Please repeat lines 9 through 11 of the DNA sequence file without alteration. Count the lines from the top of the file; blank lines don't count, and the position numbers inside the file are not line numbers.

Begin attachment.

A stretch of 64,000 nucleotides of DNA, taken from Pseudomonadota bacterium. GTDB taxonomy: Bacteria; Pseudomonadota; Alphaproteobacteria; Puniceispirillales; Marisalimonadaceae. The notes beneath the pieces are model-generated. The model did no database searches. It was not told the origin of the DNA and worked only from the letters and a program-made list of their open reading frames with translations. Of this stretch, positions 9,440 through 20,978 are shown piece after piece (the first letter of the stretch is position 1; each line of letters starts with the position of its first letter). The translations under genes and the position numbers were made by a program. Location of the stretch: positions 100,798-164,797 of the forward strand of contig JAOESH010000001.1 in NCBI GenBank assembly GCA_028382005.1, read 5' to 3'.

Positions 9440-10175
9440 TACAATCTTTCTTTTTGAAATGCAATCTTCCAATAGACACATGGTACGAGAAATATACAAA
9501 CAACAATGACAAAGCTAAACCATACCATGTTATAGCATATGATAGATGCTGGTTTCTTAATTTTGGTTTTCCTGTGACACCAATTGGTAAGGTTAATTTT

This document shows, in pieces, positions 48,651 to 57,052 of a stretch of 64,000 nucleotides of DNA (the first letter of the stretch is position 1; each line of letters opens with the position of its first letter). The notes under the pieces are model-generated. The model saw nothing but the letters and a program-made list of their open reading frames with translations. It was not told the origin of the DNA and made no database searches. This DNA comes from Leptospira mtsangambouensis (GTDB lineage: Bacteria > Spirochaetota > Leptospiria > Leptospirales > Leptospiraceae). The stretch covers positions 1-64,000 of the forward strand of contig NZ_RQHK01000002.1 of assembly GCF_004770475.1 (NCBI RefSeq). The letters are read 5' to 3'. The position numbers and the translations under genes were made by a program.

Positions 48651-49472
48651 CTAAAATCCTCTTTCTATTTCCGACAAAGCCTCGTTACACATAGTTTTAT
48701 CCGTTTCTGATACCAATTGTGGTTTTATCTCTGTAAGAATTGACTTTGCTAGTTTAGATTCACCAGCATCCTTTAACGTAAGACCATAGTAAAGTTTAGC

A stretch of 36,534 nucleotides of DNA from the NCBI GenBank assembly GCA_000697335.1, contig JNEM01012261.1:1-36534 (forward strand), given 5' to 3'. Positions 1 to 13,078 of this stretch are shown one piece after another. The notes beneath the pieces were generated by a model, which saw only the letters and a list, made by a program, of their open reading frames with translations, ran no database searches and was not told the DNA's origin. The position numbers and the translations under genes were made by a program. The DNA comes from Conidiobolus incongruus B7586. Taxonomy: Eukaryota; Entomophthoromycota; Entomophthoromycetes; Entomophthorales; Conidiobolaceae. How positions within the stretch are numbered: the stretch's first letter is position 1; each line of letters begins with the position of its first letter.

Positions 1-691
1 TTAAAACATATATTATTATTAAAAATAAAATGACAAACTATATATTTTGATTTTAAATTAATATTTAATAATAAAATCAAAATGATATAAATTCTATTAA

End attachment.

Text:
A stretch of 36,534 nucleotides of DNA from the NCBI GenBank assembly GCA_000697335.1, contig JNEM01012261.1:1-36534 (forward strand), given 5' to 3'. Positions 1 to 13,078 of this stretch are shown one piece after another. The notes beneath the pieces were generated by a model, which saw only the letters and a list, made by a program, of their open reading frames with translations, ran no database searches and was not told the DNA's origin. The position numbers and the translations under genes were made by a program. The DNA comes from Conidiobolus incongruus B7586. Taxonomy: Eukaryota; Entomophthoromycota; Entomophthoromycetes; Entomophthorales; Conidiobolaceae. How positions within the stretch are numbered: the stretch's first letter is position 1; each line of letters begins with the position of its first letter.

Positions 1-691
1 TTAAAACATATATTATTATTAAAAATAAAATGACAAACTATATATTTTGATTTTAAATTAATATTTAATAATAAAATCAAAATGATATAAATTCTATTAA